We tend to focus on connectivity and sensors for the IoT, however there is a third element to what I call the “Edge Device Triad” that is just as important: actuators. Making things move with microcontrollers (MCUs) is a science in and of itself. For small size and low weight combined with decent mechanical power, designers are opting for brushless DC (BLDC) motors in many applications.
BLDC motor control is complex. There are numerous variables and approaches to deliver precise motion with efficiency. Fortunately, an ultra-low-power ARM processor core such as a Cortex-M0+ provides enough computational power to run advanced algorithms, and there are many Cortex-M0+ MCUs out there. The question for how good an MCU is at BLDC motor control comes down to how capable its integrated peripherals are, and how well performance can be visualized and optimized.
Low power motor control isn’t just a nice thing to have – in some areas, regulation is moving in. I was recently at the IEEE Electronic Design Process Symposium in Monterey, and one of the examples cited was Japan’s Top Runner program. There are Top Runner energy consumption reports on every type of major home appliance and many smaller appliances. We were discussing printers, and that report calls for an efficiency improvement for devices shipped in FY2017 of 41.6% compared to the FY2007 baseline.
Printers are just one application for BLDC motors. Many other common devices are turning to BLDC motor implementations, such as handheld power tools, personal appliances including shavers and toothbrushes, robotic vacuums, drones and remote control toys, low-voltage pumps, and more. Often these devices are battery powered, with recharging or battery replacement requirements a key metric in usability and overall customer satisfaction.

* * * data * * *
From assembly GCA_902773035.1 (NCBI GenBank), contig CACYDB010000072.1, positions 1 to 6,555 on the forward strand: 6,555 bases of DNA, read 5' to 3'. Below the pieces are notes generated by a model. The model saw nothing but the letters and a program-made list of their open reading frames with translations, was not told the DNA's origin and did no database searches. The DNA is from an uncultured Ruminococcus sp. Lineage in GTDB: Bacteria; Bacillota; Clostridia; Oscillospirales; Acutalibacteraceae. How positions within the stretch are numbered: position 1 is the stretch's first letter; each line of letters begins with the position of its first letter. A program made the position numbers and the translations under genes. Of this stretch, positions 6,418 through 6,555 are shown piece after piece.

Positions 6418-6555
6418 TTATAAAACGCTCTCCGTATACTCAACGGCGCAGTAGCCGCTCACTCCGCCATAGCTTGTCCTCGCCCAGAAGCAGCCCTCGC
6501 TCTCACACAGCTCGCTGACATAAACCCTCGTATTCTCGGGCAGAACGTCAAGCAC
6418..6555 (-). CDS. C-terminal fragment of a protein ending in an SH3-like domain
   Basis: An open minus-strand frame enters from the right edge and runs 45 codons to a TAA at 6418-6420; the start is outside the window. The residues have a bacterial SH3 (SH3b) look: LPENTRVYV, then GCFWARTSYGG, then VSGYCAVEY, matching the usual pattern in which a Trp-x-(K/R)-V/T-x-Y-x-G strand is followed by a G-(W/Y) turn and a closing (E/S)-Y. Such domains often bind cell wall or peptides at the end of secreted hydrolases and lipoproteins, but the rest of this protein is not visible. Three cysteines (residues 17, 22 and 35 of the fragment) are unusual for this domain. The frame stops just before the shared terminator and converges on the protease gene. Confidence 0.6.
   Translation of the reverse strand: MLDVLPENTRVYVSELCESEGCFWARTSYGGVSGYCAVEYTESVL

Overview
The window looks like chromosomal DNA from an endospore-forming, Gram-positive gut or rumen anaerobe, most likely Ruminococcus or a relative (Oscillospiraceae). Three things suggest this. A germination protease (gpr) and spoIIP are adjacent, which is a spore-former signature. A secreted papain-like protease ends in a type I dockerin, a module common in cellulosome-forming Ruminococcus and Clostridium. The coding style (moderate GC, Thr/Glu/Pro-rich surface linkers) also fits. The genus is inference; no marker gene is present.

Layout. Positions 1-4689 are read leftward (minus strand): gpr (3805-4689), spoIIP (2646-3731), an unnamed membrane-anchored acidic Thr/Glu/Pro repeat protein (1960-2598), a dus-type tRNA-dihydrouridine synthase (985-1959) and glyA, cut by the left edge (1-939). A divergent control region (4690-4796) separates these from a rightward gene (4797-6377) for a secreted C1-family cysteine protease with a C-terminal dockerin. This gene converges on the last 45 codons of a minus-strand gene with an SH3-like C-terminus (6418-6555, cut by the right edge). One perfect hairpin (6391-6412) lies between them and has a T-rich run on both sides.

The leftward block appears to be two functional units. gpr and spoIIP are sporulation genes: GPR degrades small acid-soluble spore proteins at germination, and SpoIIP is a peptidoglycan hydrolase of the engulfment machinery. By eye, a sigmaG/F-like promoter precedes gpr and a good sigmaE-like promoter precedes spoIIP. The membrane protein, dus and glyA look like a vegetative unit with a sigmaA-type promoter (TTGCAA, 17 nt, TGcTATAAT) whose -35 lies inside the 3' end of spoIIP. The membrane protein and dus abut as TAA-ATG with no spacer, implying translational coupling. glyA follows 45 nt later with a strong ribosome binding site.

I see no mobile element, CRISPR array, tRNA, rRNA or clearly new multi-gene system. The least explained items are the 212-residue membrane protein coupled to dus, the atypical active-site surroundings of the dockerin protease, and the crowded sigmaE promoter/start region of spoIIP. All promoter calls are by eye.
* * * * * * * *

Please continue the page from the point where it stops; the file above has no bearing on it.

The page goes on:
Not all of us are motion control experts. Finding the right combination of pieces to quickly execute a BLDC motor control design can be challenging. Atmel, a wholly owned subsidiary of Microchip Technology Inc., has been at work kitting the pieces needed, starting with their SAMD21 MCU. We first covered this part about two years ago (in my blog “What’s not quite MCU, and not quite SoC?”), noting the high speed bus matrix and the deep roster of peripherals. The timer blocks support dead-time insertion and complimentary outputs needed for motor drive. The analog subsystem integrates accurate internal references for precision. A unique feature, the Atmel Event System, focuses on real-time reaction to events without imposing CPU interrupts.
The SAMD21 is at the center of the new ATSAMD21BLDC24V-STK platform, pictured above. The kit hardware includes the MCU board, a 24V motor driver board, an AC/DC adapter for power, and a small BLDC motor.
Software support for the ATSAMD21BDLC24V-STK is what takes the complexity away for designers. Atmel Studio comprehends the hardware for development and debug. Within the Atmel START and Atmel Software Framework are example projects dedicated to BLDC motor control. Full source code is provided for sensorless field-oriented control (FOC) and sensored block commutation, so developers can pull the kit out of the box and start talking to a motor. The Atmel Data Visualizer lets users control motor speed and direction while monitoring speed and power consumption via a GUI.
Atmel is extending this motor control kit concept to other family members soon, including the SAMC21 and SAMD21L. They are also working on additional motor control algorithms, and a new high-voltage motor control interface with up to 400V drive capability. Atmel currently supports safety requirements with a certified IEC 60730 Class B library.
We’ve been discussing the trend away from “just chips” (although those are really important) and toward more system-centric design enablement. We expect this to become table stakes, where MCU and SoC vendors will have to assemble and optimize hardware/software combinations for specific vertical applications to secure design-ins. It’s good to see Atmel supporting this part of my Edge Device Triad helping make actuators more efficient. Power savings add up quickly when scaled across millions of devices, and designers are well-served to be proactive in lowering power consumption.
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